clock menu more-arrow no yes mobile

Filed under:

Where has all the offense gone?

The Mets’ offense has hit the skids in a big way, and it’s on the verge of sinking their season.

Cincinnati Reds v New York Mets Photo by Elsa/Getty Images

The Mets were shut out by the Padres on Monday after being swept out of Milwaukee, capping off a stretch where they have won just three games out of their last twelve, dropping from first place in the division to third. Unlike the start of the season, though, the stumbling block has not been an ineffective bullpen or imploding starting pitchers. Instead, it’s the suddenly-silent bats that have averaged just over two runs per game in that time.

What happened to the squad that burst out of the gate with clutch hits and MVP candidates? Well, like so many things about the Mets, there’s no simple answer.

The biggest issue for the Mets right now is that a full third of the starting lineup has put up OPS’s at or below .500 for a solid week: Robinson Cano, Wilson Ramos, Brandon Nimmo, and even Pete Alonso are all mired in deep slumps. Cano and Nimmo are of particular concern as their struggles at the plate coincided with hit-by-pitches, which raises the question as to whether one or both is quietly nursing an injury.

To make matters worse, roster changes have sidelined players who saw success early on, such as J.D. Davis and Dominic Smith, while giving more time to players who have yet to get in the groove, most notably Todd Frazier.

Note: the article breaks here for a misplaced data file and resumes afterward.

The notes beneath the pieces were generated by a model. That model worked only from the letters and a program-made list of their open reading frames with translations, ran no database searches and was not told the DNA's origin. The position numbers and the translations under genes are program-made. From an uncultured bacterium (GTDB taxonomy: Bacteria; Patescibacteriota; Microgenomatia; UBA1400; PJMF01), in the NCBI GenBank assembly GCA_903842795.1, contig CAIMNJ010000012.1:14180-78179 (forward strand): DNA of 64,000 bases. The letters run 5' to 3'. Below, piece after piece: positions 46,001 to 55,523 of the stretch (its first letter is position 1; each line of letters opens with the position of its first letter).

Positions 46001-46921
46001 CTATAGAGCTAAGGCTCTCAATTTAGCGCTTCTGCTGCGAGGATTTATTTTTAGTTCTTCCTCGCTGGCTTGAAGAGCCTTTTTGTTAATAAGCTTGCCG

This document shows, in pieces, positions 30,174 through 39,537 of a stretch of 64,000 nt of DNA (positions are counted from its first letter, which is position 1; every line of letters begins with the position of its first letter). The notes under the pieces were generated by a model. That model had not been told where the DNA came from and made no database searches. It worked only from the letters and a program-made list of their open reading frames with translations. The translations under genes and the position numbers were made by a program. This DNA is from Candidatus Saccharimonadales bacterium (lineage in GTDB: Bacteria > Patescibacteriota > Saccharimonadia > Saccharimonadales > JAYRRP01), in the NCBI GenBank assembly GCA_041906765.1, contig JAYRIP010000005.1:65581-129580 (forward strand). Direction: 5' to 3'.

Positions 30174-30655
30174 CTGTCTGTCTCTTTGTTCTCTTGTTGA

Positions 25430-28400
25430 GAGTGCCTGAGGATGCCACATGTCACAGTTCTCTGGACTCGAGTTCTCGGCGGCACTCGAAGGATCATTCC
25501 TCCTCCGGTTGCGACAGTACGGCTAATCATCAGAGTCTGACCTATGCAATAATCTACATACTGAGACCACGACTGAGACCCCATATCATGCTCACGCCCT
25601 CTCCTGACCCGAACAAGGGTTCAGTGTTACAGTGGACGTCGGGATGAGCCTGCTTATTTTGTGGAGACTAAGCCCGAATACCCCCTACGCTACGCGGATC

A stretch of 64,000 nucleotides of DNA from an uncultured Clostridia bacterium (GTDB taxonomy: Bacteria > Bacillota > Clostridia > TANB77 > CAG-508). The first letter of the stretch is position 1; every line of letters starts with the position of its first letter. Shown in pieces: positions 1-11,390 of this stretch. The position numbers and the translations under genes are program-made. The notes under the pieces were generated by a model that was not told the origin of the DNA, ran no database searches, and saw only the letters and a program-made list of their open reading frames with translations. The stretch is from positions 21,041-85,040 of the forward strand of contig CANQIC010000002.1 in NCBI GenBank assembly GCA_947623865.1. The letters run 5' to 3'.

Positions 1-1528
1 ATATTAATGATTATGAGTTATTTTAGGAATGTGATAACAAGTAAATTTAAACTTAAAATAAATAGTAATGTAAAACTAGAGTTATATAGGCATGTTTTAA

Indeed, while it would be unfair and inaccurate to place an entire team’s offensive shortcomings on a single player, it’s hard to overlook that his arrival and his .473 OPS have coincided with the Mets’ worst offensive stretch of the season. As Frazier adjusts after having missed most of spring training, his production is very likely to improve, but for now, it’s definitely part of the problem, particularly with Davis’s .821 OPS relegated to the bench.

The serious issues with the bats overall is further exacerbated by a major drop in performance with runners in scoring position. For the last 12 games, the Mets’ OPS in those scenarios is just .562, a huge drop-off from their .775 in the preceding games. This is the difference between an above-average run-producing team and a bottom-five one, and the Mets are counting big time on this run of bad luck coming to an end.

Their need for big numbers with runners in scoring position is in part driven by anemic power numbers. In the midst of a season characterized by a huge spike in power across the league, the Mets’ 37 home runs rank 23rd in MLB, and their 34% hard-hit rate ranks 24th, despite the fact that they have played relatively few games at their notoriously tough-on-power home field.

New hitting coach Chili Davis is well-known for his emphasis on going the other way and making contact in an era when the focus is increasingly on launch angle and power hitting. If the Mets continue to come up empty at the plate, the coaching staff may have to rethink how these seemingly contradictory approaches can be wedded in a way that allows the team to take full advantage of a ball built to fly.

Many of these obstacles for the Mets will self-resolve: Ramos will get more than a handful of extra-base hits, the team’s average with runners in scoring position will rise above .200, Alonso will go back to hitting jaw-dropping moonshots. But with the season rapidly looking like it’s slipping away, they need to act fast wherever they can, whether that’s reassessing the Cano and Nimmo injuries or rethinking a hitting philosophy that is increasingly at odds with the reality of how runs are scored in baseball today.